In accordance with another embodiment, a method for processing a signal using a telecom wireline line card includes receiving the signal on an input line of the line card, and switching the signal using a solid state relay arrangement of the line card. The solid state relay arrangement includes at least one FET, a charge pump, and at least one protection diode. The solid state relay arrangement is coupled to a power isolation circuit arranged to provide a high impedance to power rails associated with the solid state relay arrangement. The method also includes providing the signal to an electrical port of the line card after the signal is switched using the solid state relay arrangement. In one embodiment, the input line is coupled to a first clamp diode on a positive voltage line and to a second clamp diode on a negative voltage line.
The invention may best be understood by reference to the following description taken in conjunction with the accompanying drawings in which:
While the use of electromechanical relays (EMRs) in telecom wireline protection schemes is generally effective, the amount of space needed to implement the EMRs in a wireline protection scheme is typically relatively significant. Many line cards are becoming more dense and, hence, it is becoming more difficult to fit multiple EMRs on the line card. Additionally, the cost of EMRs may be high, and the reliability of EMRs may be questionable.
By utilizing solid state relay arrangements for telecom wireline protection switching, the amount of space needed to implement protection switching on line cards may be significantly reduced. For example, a single solid state relay arrangement that serves as an 8-to-1 multiplexer may effectively replace an arrangement that includes up to approximately seven double pole double throw (DPDT) EMRs. Solid state relays are also typically less expensive then EMRs, and are significantly more reliable. Hence, the use of a solid state relay arrangement for protection switching is often more practical than the use of EMRs for protection switching, particularly when space on a line card is at a premium.
Although line card 200 is described as being suitable for use in a multiservice platform, line card 200 is not limited to being used in a multiservice platform. Line card 200 may generally be utilized in substantially any telecom transport device that has electrical wireline connections. Suitable telecom devices in which line card 200 may be used include, but are not limited to, cross connects, add-drop multiplexers, DSLAMs, switches, and routers.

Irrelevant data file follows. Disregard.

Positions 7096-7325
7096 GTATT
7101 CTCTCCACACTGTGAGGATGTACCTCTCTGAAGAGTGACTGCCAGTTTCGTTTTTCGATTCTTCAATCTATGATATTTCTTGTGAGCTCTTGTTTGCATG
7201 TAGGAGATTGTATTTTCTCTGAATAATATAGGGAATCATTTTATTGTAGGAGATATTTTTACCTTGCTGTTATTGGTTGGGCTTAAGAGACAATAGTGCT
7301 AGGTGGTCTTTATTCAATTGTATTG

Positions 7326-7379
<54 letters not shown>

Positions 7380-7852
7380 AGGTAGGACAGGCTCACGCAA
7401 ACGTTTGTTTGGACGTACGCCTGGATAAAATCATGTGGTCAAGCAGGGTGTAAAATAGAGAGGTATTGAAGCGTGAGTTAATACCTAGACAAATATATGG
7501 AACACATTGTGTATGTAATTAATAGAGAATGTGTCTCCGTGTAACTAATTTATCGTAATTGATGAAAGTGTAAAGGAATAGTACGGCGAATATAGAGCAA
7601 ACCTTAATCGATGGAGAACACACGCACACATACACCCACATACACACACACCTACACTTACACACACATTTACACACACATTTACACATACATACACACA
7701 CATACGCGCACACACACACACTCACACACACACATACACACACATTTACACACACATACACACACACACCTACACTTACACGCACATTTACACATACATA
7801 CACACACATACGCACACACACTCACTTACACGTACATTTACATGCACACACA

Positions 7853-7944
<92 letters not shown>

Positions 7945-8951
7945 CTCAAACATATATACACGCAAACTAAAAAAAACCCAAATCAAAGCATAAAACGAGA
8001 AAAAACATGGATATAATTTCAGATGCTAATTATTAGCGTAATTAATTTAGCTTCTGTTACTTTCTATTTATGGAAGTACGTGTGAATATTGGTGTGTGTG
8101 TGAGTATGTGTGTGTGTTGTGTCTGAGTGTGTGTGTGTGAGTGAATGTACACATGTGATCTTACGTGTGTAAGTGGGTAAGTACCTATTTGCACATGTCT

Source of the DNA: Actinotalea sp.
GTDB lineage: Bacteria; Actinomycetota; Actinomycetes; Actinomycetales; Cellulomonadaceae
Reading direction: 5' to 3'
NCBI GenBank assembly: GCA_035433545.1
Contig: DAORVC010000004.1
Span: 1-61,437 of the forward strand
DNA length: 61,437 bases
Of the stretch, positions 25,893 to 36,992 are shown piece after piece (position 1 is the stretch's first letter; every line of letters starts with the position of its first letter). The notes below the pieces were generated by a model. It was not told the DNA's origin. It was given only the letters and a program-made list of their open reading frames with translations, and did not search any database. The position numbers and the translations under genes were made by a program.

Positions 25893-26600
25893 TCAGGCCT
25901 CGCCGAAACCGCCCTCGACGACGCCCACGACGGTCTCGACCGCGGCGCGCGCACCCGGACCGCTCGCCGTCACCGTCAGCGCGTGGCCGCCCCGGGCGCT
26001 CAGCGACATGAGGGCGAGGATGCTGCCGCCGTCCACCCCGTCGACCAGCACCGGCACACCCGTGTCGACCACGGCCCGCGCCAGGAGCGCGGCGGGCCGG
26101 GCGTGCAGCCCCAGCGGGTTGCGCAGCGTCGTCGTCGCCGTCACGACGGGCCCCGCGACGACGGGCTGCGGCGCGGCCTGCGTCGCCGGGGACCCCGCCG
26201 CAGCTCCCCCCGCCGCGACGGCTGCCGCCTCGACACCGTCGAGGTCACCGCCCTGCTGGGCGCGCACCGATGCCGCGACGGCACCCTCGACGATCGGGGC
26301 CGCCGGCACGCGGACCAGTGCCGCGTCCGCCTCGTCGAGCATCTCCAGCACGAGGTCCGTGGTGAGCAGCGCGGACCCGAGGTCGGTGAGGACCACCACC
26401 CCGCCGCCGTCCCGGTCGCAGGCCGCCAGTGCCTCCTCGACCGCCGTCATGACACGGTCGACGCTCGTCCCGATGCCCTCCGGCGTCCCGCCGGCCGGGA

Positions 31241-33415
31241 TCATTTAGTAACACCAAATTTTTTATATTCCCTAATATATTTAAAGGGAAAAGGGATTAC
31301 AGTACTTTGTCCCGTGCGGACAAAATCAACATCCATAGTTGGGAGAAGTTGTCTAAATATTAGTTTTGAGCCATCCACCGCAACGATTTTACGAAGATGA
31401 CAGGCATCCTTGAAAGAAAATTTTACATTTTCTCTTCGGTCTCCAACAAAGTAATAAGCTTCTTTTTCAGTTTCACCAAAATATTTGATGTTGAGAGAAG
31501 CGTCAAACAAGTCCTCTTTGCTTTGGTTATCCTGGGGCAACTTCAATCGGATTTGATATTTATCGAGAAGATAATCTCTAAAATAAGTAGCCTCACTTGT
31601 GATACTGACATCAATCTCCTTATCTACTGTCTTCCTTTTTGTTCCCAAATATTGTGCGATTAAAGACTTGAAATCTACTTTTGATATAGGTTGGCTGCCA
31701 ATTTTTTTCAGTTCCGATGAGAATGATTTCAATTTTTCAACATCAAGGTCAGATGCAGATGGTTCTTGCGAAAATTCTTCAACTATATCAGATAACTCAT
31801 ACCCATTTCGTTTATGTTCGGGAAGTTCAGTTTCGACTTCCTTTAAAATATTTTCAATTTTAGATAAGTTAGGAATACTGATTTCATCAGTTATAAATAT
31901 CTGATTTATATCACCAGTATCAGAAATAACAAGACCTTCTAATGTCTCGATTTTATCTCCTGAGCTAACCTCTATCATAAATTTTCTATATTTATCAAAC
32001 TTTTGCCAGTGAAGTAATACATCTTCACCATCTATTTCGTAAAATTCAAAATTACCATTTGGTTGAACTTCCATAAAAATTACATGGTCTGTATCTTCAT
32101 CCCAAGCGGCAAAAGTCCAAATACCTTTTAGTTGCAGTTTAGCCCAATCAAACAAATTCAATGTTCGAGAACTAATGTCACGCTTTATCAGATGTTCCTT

Lines 208 are inputs into solid state relay arrangements 204, which effectively multiplex lines 208 into a single output 220 that is provided to ports 224. Typically, the number of ports 224 may vary widely, as for example from approximately one to approximately sixteen or more. In one embodiment, line card 200 may include approximately twelve ports and may be a twelve port DS3 line card, or line card 200 may include approximately forty eight ports and may be a forty eight port DS3 line card. The number of ports is generally limited by physical space on a line card and power constraints. Hence, substantially any number of ports may be included as a part of line card 200. Each solid state relay arrangement 204 is arranged to be configured to switch lines 208 into a single output 220, e.g., solid state relay arrangement 204 a is arranged to multiplex eight inputs 208 a into output 220 a while solid state relay arrangement 204 b is arranged to multiplex eight inputs 208 b into output 220 b, although it should be appreciated that each solid state relay arrangement may generally receive any number of inputs.